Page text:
Thirty-five Year Changes in Soil Mn, Zn, B, Cu, and Fe in Response to Forest Growth.
Jianwei Li1, Daniel Richter2, Arlene Mendoza1, and Paul Heine3. (1) School of Environment and Earth Sciences, Duke Univ, Levine Science Research Center, Durham, NC 27708, (2) School of Environment and Earth Sciences,Duke University, Levine Science Research Center, Durham, NC 27708, (3) School of Environment and Earth Sciences,Duke Univ, Levine Science Research Center, Durham, NC 27708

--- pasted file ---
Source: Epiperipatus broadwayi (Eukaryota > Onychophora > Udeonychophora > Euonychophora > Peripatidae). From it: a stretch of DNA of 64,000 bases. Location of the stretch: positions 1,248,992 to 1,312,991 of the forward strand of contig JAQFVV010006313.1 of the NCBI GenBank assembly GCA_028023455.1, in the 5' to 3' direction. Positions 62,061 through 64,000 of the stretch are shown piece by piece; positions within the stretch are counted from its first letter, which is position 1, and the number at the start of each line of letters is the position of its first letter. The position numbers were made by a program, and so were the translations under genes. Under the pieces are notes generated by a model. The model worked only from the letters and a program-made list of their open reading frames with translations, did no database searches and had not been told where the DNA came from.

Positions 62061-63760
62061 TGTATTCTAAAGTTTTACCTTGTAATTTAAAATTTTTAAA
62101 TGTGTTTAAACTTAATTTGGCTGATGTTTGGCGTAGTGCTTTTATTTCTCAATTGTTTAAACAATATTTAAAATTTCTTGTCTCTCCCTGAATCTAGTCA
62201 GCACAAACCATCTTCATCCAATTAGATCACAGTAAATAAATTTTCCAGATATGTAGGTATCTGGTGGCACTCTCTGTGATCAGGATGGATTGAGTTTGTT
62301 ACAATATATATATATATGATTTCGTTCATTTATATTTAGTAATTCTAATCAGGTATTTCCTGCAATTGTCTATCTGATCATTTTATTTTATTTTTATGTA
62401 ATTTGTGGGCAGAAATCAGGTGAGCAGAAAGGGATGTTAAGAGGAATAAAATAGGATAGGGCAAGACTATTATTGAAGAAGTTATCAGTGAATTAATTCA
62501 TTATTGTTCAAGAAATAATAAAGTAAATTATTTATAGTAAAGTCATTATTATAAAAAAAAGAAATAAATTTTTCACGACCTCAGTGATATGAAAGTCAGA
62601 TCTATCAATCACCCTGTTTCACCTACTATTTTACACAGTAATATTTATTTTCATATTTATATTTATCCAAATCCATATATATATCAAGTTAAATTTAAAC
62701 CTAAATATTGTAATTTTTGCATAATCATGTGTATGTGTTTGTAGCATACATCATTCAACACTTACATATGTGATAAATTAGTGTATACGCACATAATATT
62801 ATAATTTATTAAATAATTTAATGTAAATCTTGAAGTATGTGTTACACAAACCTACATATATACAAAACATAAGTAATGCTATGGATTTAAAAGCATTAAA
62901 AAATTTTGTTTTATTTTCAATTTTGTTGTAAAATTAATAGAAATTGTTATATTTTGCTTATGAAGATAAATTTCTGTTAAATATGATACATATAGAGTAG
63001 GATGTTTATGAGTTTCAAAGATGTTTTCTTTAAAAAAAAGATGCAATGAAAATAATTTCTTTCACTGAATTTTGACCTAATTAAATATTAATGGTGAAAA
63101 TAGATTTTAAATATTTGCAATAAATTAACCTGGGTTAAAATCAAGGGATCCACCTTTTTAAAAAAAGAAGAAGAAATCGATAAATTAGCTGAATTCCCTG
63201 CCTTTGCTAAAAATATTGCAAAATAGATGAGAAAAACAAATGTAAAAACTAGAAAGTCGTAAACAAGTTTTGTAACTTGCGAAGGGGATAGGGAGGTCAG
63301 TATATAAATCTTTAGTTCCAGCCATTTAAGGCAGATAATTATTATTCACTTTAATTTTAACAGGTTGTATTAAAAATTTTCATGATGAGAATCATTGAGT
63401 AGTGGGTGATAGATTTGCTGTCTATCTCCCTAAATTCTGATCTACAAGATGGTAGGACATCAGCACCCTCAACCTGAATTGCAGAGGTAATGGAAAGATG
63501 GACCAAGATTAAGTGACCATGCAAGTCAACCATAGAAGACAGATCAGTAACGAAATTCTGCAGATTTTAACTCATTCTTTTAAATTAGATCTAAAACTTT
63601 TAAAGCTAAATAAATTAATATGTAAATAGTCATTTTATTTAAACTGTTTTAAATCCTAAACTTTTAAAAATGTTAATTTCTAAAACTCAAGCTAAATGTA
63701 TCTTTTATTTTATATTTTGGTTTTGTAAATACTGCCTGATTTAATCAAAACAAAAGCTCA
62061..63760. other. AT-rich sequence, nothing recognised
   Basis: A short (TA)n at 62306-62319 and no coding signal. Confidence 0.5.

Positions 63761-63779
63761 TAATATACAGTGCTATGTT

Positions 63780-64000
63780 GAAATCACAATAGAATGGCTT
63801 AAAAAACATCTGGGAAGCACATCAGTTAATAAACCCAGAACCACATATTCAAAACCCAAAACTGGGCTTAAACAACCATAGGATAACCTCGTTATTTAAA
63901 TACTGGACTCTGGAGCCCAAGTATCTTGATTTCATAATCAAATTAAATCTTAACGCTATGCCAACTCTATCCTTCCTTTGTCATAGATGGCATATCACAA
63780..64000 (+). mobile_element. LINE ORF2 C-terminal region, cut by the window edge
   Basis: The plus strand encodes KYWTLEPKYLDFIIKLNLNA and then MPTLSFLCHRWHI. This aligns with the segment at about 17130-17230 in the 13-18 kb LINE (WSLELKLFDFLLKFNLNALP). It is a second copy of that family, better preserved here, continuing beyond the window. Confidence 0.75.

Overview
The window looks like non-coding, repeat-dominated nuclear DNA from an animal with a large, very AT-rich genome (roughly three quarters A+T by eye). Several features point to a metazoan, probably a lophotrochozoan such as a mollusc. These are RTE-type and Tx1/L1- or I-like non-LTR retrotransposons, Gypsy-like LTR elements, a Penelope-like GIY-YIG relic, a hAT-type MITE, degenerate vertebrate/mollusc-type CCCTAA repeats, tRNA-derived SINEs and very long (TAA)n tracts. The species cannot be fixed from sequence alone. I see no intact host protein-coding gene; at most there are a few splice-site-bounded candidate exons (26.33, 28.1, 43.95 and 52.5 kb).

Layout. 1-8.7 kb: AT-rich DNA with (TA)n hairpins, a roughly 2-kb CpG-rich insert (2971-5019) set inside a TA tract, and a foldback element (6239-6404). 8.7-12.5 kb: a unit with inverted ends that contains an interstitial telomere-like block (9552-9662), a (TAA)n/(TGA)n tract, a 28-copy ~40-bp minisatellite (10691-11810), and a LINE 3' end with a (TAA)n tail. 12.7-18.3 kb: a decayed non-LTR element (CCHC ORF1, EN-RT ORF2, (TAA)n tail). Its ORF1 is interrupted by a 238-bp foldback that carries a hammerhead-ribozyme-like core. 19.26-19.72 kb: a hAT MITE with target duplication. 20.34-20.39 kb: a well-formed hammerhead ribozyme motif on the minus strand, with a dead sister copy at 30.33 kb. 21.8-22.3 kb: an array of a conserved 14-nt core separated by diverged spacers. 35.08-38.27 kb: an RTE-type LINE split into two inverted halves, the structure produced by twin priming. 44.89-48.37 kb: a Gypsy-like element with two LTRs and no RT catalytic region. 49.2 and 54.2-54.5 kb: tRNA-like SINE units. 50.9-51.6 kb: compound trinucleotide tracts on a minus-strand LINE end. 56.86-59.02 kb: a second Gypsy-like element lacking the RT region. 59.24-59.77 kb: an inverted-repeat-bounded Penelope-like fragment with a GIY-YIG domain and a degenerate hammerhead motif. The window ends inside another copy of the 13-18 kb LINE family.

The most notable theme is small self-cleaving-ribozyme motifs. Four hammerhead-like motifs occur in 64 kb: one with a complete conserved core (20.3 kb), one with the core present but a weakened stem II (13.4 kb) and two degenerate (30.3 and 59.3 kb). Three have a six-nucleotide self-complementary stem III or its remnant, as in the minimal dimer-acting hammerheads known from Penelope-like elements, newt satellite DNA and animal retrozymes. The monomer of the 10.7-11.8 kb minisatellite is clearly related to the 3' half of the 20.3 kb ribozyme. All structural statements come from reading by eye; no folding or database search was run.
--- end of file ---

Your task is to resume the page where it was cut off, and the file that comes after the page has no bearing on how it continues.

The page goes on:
Changes in soil micronutrients (Mn, Zn, B, Cu and Fe) over periods of years to centuries are not widely explored. At the Calhoun Experimental Forest in the Piedmont of South Carolina, repeated soil sampling of 16 0.2-ha permanent plots are used to estimate changes in micronutrient concentrations in a forest that grew from seedlings to mature trees over 35 years. Soils from 1962 and 1997 were extracted with both 0.05M HCl and acid-ammonium oxalate (AAO) to examine changes in two chemical fractions of the micronutrients. Air-drying and storage effect were also tested. Overall, the medians of AAO-extractable Mn, Zn, and Cu were 2.3-6.5 times the medians of HCl-extractable Mn, Zn, and Cu throughout the upper 60cm. The Pearson's product moment correlation coefficients of HCl and AAO extractable Mn, Zn and Cu were 0.86, 0.71 and 0.60 respectively, suggesting that both methods extracted similar soil fractions, although AAO was much more aggressive at complexing and solubilizing metals. In the 35-year period, Mn, Zn, and B were depleted throughout the profile (0-60cm), with HCl-extractable B declining significantly in each of the four soil depths (p-value<0.001). In contrast, Cu remained relatively unchanged throughout 0-35cm, and even increased significantly at 35-60cm (p-value<0.05). Converse to Cu, Fe remained unchanged at 35-60cm but increased significantly over 0-35cm (p-value<0.01). Results indicate the soil has little ability to resupply B, while Cu and Fe have remained readily available over several decades. Soil acidification, as much as 0.5-1.2 pH units decrease in the soil profile from 1962 to present, has likely been one factor in the observed patterns. This study suggests strikingly contrasting processes control the bioavailability of soil Cu, Zn, Mn, Fe, and B.